Every holiday season, consumers are subjected to a barrage of advertisements promising that everything from tricycles to luxury SUVs are—now, and for a limited time only—being offered at a discount that will never again be available. Private equity firms ought to look at the Federal Reserve’s second round of quantitative easing the same way. However, [...]
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We really wanted to like Basel III. Frankly, anything with a Roman numeral commands our immediate attention and respect: Super Bowl I, World War II, Rocky III.
Ok, maybe not Rocky III.
The name alone implies a certain tradition combined with a sense of progressive improvement. First there was Basel I (1988). Then came Basel II (2004). Now we have Basel III. Add the gravitas of a Swiss city and, well, we’re buyers.
But it’s a rough world we live in. All things once sacred are under scrutiny. Even as governments worked frantically over the past three years on a succession of plans to plug systemic cash leaks and bolster weak balance sheets, the unprecedented velocity of change in the financial sector made the best and brightest regulators look clueless.
Acropalyptic: The Fed has lent $9.2 billion to foreign governments. On the one hand: that wouldn’t even bail out Citigroup’s fingers. On the other hand, it’s still money we don’t really have. Unfortunately, we are also short on jokes about Greece, which is the more pressing issue for coverage of this crucial matter.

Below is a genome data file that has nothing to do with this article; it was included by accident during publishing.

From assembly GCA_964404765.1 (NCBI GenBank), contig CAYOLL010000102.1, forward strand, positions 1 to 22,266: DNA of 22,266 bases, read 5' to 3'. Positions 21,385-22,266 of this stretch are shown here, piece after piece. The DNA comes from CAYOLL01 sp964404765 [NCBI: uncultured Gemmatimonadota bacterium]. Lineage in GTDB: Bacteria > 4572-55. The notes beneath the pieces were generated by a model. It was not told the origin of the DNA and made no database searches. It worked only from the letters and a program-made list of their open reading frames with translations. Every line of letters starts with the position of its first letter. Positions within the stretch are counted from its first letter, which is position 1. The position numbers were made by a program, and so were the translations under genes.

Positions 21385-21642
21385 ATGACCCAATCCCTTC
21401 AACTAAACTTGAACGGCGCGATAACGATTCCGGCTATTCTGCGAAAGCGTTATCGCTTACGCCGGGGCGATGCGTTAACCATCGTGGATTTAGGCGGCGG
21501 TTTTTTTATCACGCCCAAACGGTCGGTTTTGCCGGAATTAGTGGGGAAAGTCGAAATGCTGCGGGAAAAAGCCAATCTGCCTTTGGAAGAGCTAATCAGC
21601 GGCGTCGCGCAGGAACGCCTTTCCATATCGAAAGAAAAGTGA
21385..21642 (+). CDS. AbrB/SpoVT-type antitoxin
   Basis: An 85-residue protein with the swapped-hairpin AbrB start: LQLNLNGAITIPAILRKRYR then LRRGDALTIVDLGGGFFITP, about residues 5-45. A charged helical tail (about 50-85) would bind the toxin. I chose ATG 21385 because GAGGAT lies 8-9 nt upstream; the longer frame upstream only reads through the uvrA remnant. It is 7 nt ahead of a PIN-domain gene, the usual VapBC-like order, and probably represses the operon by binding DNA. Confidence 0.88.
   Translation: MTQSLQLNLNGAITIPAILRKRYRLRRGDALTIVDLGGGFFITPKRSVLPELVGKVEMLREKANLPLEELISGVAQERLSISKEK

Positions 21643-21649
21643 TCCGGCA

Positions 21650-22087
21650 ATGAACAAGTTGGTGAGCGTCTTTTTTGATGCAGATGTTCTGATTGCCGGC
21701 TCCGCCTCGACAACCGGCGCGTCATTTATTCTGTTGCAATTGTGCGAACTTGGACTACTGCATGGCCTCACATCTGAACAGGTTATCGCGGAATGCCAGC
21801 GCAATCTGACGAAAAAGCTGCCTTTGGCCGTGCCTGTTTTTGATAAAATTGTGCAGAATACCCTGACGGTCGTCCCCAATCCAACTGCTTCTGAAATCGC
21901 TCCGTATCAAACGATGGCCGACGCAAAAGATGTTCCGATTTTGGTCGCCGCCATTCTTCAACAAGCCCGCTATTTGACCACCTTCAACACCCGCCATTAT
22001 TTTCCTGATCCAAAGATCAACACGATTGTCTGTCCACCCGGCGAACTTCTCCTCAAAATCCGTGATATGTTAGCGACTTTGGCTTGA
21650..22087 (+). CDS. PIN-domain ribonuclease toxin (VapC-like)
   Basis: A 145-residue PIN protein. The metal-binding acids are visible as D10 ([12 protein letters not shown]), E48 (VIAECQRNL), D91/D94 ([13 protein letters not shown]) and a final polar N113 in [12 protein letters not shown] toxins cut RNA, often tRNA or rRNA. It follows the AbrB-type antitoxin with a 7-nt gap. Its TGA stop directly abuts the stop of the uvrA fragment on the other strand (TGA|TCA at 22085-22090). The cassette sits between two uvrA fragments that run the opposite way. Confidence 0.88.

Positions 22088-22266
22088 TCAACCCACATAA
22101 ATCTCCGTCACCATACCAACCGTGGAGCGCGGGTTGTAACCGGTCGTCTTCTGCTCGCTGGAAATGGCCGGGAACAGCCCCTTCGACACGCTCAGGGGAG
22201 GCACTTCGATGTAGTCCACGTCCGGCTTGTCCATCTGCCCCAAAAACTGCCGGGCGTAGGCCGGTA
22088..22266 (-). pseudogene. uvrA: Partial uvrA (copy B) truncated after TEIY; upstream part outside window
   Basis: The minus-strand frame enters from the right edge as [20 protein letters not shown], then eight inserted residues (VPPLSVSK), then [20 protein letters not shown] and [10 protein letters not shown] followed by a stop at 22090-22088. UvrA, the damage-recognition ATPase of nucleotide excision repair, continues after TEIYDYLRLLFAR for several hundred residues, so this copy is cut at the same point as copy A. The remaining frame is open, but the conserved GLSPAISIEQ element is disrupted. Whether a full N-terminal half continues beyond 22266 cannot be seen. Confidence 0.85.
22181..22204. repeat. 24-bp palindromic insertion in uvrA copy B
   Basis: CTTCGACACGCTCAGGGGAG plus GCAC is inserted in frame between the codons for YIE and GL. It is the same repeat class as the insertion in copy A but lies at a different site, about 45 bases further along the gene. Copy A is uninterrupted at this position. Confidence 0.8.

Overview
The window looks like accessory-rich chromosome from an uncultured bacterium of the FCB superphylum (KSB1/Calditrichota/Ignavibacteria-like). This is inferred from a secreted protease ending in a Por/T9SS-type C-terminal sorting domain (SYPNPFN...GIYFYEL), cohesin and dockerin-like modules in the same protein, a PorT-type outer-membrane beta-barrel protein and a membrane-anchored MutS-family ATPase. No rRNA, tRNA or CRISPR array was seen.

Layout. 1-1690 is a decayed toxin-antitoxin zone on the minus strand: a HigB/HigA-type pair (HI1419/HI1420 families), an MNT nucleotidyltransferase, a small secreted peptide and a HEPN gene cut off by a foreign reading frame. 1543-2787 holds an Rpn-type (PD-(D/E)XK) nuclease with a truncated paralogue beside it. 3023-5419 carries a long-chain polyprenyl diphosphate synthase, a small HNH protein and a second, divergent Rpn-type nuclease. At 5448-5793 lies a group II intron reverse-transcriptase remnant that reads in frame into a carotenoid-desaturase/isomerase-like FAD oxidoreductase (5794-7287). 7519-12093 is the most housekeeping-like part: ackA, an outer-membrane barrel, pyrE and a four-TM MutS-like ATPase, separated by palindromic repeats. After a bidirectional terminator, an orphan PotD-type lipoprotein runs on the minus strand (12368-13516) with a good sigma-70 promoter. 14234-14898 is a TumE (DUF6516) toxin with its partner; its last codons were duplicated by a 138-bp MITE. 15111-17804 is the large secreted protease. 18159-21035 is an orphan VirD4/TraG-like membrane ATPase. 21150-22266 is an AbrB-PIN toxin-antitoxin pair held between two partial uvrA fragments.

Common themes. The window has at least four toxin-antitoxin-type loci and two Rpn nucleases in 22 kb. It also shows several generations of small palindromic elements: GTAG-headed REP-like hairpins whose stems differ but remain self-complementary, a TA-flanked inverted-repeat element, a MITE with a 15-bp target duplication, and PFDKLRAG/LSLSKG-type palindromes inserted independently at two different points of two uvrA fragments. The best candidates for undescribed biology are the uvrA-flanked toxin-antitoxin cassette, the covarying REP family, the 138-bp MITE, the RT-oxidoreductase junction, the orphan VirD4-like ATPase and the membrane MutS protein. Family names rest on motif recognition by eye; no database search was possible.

Spanked: Asset-backed securities will now be rated by either S&P or Moody’s, as chosen by an independent board created by Congress. So obviously our next Congressional hearings about inflated CDO ratings will be about how Congress failed to get it right. Just kidding; that would never happen.
American companies: Loathsome tax cheats that even the Tea Party would condemn, stealing $60 billion from America every year, according to Bloomberg’s Jesse Drucker. Related: Have you called your auditor today?
Brian Moynihan: He almost didn’t even get the job as CEO of Bank of America, but he has made up for it by elbowing JP Morgan’s Jamie Dimon out of the way to become Obama’s favorite banker.
NIMBYism: Venture capital firms want nothing to do with private equity firms as far as tax rules are concerned in the new financial-reform bills. Related: You really do need to call your auditor.
Flash Crash: We just had a hearing yesterday; yet another panel is coming. This crash is the best thing to happen for bureaucracy since the Kremlin.
The Fed: Its superpowers remain intact; it will continue to oversee small banks.
SAP: It’s buying Sybase for $5.25 billion. Like so much in life, the deal is really about Oracle.